‘Ello everyone! This is at least the second BMT film where a priest is sent to the Vatican to attend their very new (and very cool) exorcism course … that’s crazy. Let’s go!
P’s View on the Preview – I didn’t really know this film existed prior to making the preview. I certainly don’t recognize the main actor in it … so that bodes well. I was getting strong The Devil Inside whiffs coming off of this. I’m pretty sure it has the same origin story: someone found out about the Vatican’s spiffy new exorcism class, yada yada yada, they wrote a screenplay. I think the only real hope is that it is actually secretly good, because Ebert liked it. What were my expectations? Please be good. It really is the only hope. Otherwise it is boring. There isn’t an in between here, either Ebert is right and it is good, or everyone else is right and it is boring. And I hate boring movies. Hot take, I know.
The Good – I think if you don’t view this film as a horror film, and especially if you don’t view this film as endorsing the reality of possession and exorcisms … then there is a kernel of something good here. It is a slow and methodical look at a man turning towards faith in the face of the horrific realization that possession is real. Cool idea I suppose. Hopkins is quite good in the film, and, as inevitable as the final twist is, the ending is a better possession/exorcism finale that you see most of the time. Best Bit: Hopkins.
The Bad – I think the movie is made with the explicit idea that the audience buy into possession and exorcisms. Is that how all exorcism movies operate? I don’t know. I liked The Exorcist a lot, and I don’t think you necessarily have to buy into the religious bits of the film to understand the horror of “my daughter is sick and science can’t explain it” which is at the core of that film. In The Exorcist there is a deep understanding that what is happening to Regan could just be a devastating mental illness. Here they get really close to getting to that point, with the main character indicating that the “possessed” individuals might just be mentally ill people faking it. But in the end it feels like the movie scoffs at it and leans too heavily into possession/exorcism/catholicism being really explicitly real and that people who don’t think so are just arrogant know-it-alls or something. Plus it is kind of boring and the lead actor is a whole lotta nothing. Fatal Flaw: Possessions are fake and the movie seems like maybe it doesn’t think so.
The BMT – I always love adding a film to a mini-genre. In this case exorcism focused horror films, or I suppose more broadly religious-themed horror films. This is actually maybe one of the better ones? It is hard to tell. We’ve watched some real stinkers and this one basically is just one wink and nod about all this probably being fake from me declaring it either not-that-bad or merely boring. That’s pretty good. Did it meet my expectations? I think so. I was far more intrigued by this film than I thought I would be. It is a bit boring, sure, but there are enough fresh ideas in there to make it one of the better bad religion-focused horror films we’ve watched.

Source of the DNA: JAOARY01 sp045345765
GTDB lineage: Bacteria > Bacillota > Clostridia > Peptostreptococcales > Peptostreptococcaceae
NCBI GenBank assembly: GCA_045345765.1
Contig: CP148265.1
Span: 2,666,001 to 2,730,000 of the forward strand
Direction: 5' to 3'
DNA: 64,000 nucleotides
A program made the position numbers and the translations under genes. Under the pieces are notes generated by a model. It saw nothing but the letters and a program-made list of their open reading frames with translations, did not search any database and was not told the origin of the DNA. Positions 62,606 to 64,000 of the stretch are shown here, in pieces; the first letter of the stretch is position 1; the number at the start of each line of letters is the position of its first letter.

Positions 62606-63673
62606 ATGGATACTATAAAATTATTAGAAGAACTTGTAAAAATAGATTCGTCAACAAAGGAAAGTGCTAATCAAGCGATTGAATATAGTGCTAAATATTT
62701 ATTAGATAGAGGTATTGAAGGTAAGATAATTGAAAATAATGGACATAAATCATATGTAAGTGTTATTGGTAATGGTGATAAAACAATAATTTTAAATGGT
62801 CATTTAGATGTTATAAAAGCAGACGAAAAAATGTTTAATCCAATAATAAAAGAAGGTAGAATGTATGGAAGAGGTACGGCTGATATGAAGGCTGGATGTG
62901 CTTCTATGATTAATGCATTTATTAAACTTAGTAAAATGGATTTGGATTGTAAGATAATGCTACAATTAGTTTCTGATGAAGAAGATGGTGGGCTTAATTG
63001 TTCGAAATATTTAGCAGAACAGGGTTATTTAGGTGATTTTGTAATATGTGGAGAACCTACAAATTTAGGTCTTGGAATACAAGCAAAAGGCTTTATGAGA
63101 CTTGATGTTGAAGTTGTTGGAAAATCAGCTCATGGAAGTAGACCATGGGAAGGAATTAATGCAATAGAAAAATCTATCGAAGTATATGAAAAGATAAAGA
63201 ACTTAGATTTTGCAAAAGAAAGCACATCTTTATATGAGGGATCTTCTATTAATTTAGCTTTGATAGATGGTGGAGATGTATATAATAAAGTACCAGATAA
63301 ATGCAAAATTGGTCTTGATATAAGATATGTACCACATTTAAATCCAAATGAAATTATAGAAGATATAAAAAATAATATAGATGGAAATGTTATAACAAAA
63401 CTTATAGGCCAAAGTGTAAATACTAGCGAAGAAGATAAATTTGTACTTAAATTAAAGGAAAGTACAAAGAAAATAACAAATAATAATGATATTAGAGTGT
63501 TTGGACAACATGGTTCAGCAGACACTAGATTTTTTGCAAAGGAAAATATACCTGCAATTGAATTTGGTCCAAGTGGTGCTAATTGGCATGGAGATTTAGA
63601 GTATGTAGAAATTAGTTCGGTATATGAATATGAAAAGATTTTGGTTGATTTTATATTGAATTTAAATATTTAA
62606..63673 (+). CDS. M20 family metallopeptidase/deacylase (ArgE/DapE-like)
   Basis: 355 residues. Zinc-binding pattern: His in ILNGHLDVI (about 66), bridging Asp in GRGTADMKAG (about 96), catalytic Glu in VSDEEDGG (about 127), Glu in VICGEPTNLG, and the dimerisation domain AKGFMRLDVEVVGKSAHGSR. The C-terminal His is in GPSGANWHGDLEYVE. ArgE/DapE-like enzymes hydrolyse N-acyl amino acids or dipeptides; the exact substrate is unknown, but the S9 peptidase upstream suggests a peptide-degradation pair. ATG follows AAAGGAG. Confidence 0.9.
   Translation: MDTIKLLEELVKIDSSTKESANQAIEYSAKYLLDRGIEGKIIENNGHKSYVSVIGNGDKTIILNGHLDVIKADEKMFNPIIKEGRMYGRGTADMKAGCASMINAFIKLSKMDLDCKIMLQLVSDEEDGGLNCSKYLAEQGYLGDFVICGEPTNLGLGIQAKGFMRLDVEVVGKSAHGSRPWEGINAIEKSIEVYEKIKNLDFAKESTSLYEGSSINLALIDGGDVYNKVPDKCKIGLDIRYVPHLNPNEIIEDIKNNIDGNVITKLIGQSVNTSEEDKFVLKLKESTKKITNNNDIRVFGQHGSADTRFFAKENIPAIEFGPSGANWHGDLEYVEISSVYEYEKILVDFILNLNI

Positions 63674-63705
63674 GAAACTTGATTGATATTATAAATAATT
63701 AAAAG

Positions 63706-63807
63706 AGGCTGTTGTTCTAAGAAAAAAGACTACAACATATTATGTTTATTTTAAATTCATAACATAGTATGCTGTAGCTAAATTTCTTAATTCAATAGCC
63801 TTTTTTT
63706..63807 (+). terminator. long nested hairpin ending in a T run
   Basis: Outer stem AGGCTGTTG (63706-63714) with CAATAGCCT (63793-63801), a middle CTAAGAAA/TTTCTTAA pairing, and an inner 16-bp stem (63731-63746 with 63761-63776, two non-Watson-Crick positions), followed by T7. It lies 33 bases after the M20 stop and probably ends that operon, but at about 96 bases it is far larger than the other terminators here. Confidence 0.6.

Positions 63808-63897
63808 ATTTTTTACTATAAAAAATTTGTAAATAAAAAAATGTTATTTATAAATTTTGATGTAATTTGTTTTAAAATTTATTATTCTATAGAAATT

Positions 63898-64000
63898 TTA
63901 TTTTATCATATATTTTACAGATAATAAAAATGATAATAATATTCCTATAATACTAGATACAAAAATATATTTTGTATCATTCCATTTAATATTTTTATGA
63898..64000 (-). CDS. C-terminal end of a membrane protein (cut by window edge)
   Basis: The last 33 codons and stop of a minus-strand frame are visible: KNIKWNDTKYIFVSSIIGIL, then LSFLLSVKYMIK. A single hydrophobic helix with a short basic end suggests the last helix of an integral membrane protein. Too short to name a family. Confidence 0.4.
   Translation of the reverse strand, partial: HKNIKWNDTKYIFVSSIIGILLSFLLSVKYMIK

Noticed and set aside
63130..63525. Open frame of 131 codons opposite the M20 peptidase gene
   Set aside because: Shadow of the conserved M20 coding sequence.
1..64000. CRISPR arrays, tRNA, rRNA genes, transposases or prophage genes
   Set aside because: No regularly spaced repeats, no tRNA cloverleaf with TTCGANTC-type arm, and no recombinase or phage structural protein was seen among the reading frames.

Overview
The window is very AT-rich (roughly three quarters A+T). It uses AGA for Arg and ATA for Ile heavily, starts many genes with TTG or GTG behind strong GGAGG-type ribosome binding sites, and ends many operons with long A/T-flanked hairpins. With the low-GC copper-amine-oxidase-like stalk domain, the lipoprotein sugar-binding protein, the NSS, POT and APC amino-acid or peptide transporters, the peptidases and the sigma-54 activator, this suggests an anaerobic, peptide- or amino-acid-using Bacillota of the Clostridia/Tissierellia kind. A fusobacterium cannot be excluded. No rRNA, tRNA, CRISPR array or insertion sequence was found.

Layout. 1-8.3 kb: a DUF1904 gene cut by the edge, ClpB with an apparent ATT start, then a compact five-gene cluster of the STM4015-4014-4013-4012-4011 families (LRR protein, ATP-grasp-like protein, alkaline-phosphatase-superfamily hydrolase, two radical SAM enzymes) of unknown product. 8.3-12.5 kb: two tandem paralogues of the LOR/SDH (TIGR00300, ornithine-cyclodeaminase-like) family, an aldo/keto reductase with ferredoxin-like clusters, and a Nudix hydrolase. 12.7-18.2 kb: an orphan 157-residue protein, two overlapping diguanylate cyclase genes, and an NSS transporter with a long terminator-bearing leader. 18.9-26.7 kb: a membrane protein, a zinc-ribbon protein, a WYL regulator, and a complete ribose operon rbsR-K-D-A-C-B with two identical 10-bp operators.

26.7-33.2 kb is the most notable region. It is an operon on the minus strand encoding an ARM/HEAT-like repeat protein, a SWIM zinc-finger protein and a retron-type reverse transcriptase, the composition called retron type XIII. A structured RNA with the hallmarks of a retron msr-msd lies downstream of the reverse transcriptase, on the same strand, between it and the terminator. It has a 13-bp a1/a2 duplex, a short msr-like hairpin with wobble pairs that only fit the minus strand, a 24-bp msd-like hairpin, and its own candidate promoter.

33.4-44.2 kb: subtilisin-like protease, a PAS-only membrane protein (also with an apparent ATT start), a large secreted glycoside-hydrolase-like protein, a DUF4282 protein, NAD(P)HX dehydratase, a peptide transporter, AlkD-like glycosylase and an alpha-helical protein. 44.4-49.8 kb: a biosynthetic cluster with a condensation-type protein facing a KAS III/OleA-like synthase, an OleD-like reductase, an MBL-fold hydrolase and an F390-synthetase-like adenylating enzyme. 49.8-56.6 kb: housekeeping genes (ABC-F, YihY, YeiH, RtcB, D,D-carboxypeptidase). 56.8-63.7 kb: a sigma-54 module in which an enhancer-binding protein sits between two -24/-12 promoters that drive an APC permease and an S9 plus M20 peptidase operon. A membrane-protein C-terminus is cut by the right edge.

Roast-radamus – A true classic Product Placement (What?) as the film is genuinely brought to you by McDonald’s and their delicious American style coffee. When you’re off learning exorcisms Italian stizzle, and you’re yearning for the taste of home, there’s nothing better on a chilly Roman night than a McCup of delicious McCoffee. Ba-ba-ba-ba-ba I’m lovin’ it. A solid Setting as a Character (Where?) for Rome, where all the big exorcism action is happening. And a Worst Twist (How?) for the inevitable possession of father Trevant at the end of the film. Probably closest to Good.
Prequel, Sequel, Remake – Prequel. Michael mentions that his entire family have been morticians and priests. Well, this is truer than he ever knew! Flashback, Michael’s grandfather in World War II, naive with innocent blue eyes shining, enters the military as a chaplain. When a strange blue eyed charm starts being found at the scene of gruesome massacres, though, the American military sends Michael’s grandfather out to investigate. Ultimately, he discovers a plot by a cabal of eeeeeeevil satan worshipping priests to possess soldiers with demons to create super soldiers for the Nazis. Along the way Michael’s grandfather picks up a precocious Welsh boy sidekick (you guessed it! It’s Lucas Trevant!!) and they take down the cabal before they can possess Hitler with Satan himself. Ba ba baaaaaaa! Years later, Michael’s grandfather is killed during an exorcism, leaving behind a son, Istvan, who vows never to dabble in the exorcism rites. Smash cut to Michael entering Rome from the first film. Kovak Origins: The Rite 2. The subsequent sequel would then serve to dig further into the blue eyed charm and the (still surviving) cabal behind it, and the destiny of the blue eyed exorcists that Michael descends from.
You Just Got Schooled – Check out the Legend of Hercules Hall of Fame speech. I got that together this week in lieu of expanding my exorcism knowledge via a good exorcism movie.